• Mnuchin urged Apple to better cooperate with FBI's investigation into the naval base shooting in Pensacola, Florida
  • His comments echo requests by President Trump and AG Barr for Apple to unlock two iPhones suspected to contain information about the shooting
  • Apple has argued that doing so would open the door for Apple users to have the data exploited and become open to more hackers

Treasury Secretary Steven Mnuchin encouraged Apple and other tech giants Wednesday to improve their relationships with law enforcement to better aid investigations at the state and federal level.

Mnuchin’s comments come as the FBI continues its investigation into the December shooting at the U.S. Naval Station in Pensacola, Florida, by a Saudi Arabia Air Force officer that killed three unarmed people. FBI Investigators have been asking Apple to unlock two iPhones suspected to have information about the shooting.

“I know Apple has cooperated in the past on law enforcement issues, and I expect they would continue ... to cooperate,” Mnuchin told reporters.

Mnuchin’s comments follow a tweet by President Trump on Tuesday criticizing Apple for not aiding the investigation while profiting from the government’s help on trade.

“I understand the president’s view, and it is absolutely critical for our technology companies to cooperate with law enforcement,” Mnuchin said.

Attorney General William Barr also asked for Apple’s help with the investigation during a press conference on Monday.

“Both phones are engineered to make it virtually impossible to unlock them without the password,” Barr said. “It is very important to know with whom and about what the shooter was communicating before he died.”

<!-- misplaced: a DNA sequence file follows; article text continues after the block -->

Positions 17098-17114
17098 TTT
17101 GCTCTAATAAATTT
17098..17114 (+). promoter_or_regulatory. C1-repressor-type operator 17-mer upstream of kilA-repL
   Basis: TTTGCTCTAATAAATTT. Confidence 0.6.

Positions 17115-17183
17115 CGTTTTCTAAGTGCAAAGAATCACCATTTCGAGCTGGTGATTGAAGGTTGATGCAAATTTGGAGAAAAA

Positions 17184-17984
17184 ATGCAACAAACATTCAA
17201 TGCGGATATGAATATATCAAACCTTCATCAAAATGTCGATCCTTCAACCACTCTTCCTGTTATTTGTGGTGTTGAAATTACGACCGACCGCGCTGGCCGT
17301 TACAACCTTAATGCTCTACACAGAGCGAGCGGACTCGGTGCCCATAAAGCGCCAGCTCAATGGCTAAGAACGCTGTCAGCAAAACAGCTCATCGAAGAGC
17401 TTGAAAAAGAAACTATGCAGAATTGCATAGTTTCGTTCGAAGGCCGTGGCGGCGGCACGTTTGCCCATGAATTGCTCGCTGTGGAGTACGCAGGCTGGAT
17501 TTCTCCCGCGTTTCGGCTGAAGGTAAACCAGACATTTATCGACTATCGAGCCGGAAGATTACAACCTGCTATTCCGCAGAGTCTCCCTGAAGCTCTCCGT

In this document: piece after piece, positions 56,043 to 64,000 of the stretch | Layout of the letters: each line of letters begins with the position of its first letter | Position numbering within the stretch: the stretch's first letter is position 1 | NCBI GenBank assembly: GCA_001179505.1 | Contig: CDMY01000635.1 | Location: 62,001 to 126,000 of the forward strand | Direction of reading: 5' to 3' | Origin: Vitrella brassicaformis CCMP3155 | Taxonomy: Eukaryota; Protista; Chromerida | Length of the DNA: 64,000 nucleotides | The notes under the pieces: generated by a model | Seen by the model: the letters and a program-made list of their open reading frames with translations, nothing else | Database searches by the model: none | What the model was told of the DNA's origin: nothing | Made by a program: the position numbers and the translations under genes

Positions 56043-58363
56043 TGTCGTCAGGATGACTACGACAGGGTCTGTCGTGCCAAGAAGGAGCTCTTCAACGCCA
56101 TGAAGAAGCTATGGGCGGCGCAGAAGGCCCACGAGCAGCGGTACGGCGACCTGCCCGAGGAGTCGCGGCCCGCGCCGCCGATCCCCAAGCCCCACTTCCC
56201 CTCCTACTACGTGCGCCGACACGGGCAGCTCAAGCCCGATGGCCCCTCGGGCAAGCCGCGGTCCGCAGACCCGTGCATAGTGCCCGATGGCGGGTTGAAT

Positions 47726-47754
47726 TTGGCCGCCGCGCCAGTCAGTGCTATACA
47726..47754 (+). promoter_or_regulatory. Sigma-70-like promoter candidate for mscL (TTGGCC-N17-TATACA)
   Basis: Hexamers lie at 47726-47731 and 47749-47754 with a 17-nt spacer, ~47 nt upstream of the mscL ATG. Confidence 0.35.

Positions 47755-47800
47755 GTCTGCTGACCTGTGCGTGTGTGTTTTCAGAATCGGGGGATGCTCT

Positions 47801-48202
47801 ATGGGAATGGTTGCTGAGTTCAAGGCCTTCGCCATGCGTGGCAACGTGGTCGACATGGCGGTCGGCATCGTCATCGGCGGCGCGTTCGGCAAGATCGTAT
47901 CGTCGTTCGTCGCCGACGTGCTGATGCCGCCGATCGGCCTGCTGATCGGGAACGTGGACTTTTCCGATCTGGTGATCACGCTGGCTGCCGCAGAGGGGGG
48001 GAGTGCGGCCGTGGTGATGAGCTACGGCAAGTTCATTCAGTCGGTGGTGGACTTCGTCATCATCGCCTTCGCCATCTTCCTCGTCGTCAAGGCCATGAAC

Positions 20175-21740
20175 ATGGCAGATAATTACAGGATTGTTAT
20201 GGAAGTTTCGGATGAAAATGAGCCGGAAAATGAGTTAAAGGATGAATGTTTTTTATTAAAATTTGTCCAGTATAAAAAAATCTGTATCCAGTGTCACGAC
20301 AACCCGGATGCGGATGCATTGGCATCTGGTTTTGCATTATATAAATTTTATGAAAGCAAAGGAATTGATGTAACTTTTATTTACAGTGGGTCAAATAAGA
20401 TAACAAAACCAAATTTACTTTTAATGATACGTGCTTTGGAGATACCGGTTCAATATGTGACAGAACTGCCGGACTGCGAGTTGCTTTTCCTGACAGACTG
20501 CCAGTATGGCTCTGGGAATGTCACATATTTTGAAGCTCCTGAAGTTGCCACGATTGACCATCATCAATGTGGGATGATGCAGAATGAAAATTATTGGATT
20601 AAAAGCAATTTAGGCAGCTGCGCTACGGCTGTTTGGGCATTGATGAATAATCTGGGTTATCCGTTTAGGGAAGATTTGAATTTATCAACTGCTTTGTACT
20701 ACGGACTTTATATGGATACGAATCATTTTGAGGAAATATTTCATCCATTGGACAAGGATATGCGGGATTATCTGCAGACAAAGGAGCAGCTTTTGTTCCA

“We call on Apple and other technology companies to help us find a solution so that we can better protect the lives of Americans and prevent future attacks.”

Apple has argued that it has been fully cooperating with the FBI’s investigation, providing all the information the company had available and notifying investigators of the second iPhone.

However, the company has also argued accessing the information the FBI wants is not as simple as Barr and the White House has made it seem. Instead, it would have to build a “backdoor” to access the information without the owner’s password and that “backdoors” can easily be exploited.

“We have always maintained there is no such thing as a backdoor just for the good guys,” Apple said in a statement. “Backdoors can also be exploited by those who threaten our national security and the data security of our customers. Today, law enforcement has access to more data than ever before in history, so Americans do not have to choose between weakening encryption and solving investigations. We feel strongly encryption is vital to protecting our country and our users' data.”